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Improving Survival for patients with Peritoneal Carcinomatosis from Colorectal Cancer

Involvement of the peritoneum, or peritoneal carcinomatosis (PC) is a common method of spread of gastrointestinal and gynecologic cancers. Considered to be stage IV disease, peritoneal carcinomatosis was traditionally thought of as incurable and treated with systemic chemotherapy alone. With systemic therapy alone the median survival for patients with PC from gastrointestinal tumors has been only 3-7 months. Furthermore, up to 35% of patients with peritoneal carcinomatosis from gastrointestinal tumors have peritoneal disease only. Over the past 15 years, in an effort to provide these patients with a greater chance of survival, PC has been approached by surgical oncologists as a localized disease and select patients have been offered cytoreductive surgery (CRS) and hyperthermic intraperitoneal chemotherapy (HIPEC) with encouraging improvements in survival.
Multiple single institution case series, phase 1 and 2 studies, multi-institutional series, and one randomized trial have shown that CRS and HIPEC result in improved survival compared with standard treatment (systemic chemotherapy).  
This technique has been used to treat peritoneal dissemination from several malignancies; appendiceal mucinous adenocarcinoma, psuedomyxoma peritonei, ovarian, malignant mesothelioma, gastric, and colorectal carcinomatosis.  
Any patient with peritoneal carcinomatosis from the above noted malignancies who has an acceptable performance status and is without extraperitoneal disease should be evaluated by a surgical oncologist with experience in this discipline.  
Cytoreductive surgery refers to the aggressive removal or destruction of all visible tumors present throughout the peritoneal surfaces. When CRS is complete HIPEC is initiated. The abdominal cavity is temporarily closed after placing inflow and outflow catheters and attaching them to a roller-pump heat exchanger perfusion machine. Warmed saline is then circulated through the pump; a chemotherapeutic agent is then added to the perfusate and circulated through the abdominal cavity (see figure 1) At completion of the perfusion the perfusate is removed and the abdomen is re-opened and irrigated.  The patient is then transferred to the recovery room.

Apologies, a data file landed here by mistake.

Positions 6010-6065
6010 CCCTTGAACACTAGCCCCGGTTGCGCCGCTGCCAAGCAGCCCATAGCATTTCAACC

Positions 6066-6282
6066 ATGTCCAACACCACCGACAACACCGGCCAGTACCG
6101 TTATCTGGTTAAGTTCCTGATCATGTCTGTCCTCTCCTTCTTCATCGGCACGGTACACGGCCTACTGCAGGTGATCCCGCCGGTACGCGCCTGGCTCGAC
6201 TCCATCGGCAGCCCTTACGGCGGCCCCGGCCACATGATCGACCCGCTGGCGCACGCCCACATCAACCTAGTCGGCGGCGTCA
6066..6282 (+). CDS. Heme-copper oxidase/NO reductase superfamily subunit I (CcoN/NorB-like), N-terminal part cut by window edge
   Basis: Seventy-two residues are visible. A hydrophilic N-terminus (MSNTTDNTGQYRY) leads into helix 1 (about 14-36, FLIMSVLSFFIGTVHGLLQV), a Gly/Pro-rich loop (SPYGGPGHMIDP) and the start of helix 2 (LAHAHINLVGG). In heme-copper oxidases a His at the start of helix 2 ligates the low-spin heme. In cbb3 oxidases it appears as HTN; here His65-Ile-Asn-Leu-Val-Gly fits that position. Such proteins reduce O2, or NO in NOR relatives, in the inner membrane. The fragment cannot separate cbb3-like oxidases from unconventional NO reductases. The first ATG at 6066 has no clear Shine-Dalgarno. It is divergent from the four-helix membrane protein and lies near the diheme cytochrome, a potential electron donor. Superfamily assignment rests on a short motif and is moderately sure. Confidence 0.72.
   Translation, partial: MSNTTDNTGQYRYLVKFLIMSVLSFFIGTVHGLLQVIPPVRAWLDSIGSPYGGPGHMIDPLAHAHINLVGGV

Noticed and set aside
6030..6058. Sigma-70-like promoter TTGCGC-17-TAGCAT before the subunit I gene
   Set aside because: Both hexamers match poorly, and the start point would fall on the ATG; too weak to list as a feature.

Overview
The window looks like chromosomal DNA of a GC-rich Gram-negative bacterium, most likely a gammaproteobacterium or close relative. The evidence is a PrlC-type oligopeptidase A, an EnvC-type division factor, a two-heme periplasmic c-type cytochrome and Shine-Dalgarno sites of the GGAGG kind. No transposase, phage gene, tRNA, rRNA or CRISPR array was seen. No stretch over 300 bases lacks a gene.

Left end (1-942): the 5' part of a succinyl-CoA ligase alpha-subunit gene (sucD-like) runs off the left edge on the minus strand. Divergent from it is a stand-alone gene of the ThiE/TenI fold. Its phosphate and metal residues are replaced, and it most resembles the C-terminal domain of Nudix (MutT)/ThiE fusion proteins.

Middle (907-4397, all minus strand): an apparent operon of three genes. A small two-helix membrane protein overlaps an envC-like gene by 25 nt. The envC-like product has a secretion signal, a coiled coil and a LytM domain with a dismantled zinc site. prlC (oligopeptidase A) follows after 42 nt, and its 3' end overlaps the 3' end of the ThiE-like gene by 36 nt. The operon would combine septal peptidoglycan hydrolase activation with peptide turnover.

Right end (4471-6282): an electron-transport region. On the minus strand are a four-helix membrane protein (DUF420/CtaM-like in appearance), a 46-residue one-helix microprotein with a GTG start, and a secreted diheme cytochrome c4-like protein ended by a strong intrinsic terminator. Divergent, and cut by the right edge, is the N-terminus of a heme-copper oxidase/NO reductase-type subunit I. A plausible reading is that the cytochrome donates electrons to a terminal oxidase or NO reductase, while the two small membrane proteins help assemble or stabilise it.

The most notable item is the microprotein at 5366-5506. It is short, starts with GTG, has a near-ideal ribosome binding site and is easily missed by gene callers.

In 2006, the Annals of Surgical Oncology published a Consensus statement on the role of CRS and HIPEC in treating PC of colonic origin.  In a subset of patients with metastatic disease confined to the abdomen, CRS and HIPEC have resulted in a median survival of up to 42 months when complete surgical cytoreduction is achieved.  
When faced with a patient with peritoneal carcinomatosis from any malignancy, especially colorectal cancer, cytoreductive surgery (CRS) and hyperthermic intraperitoneal chemotherapy (HIPEC) should be considered.
As is the case with colorectal liver metastases, in the near future this treatment will become more standardized and offered around the country. As that day approaches our patients should not have to wait for the best treatments and thus we are very excited to bring this technique and treatment option to St. John Hospital and Medical Center. To refer a patient, call 313-647-3252.


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Richard N. Berri, MD
Surgical Oncology, Van Elslander Cancer Center
St. John Hospital and Medical Center
Detroit, Michigan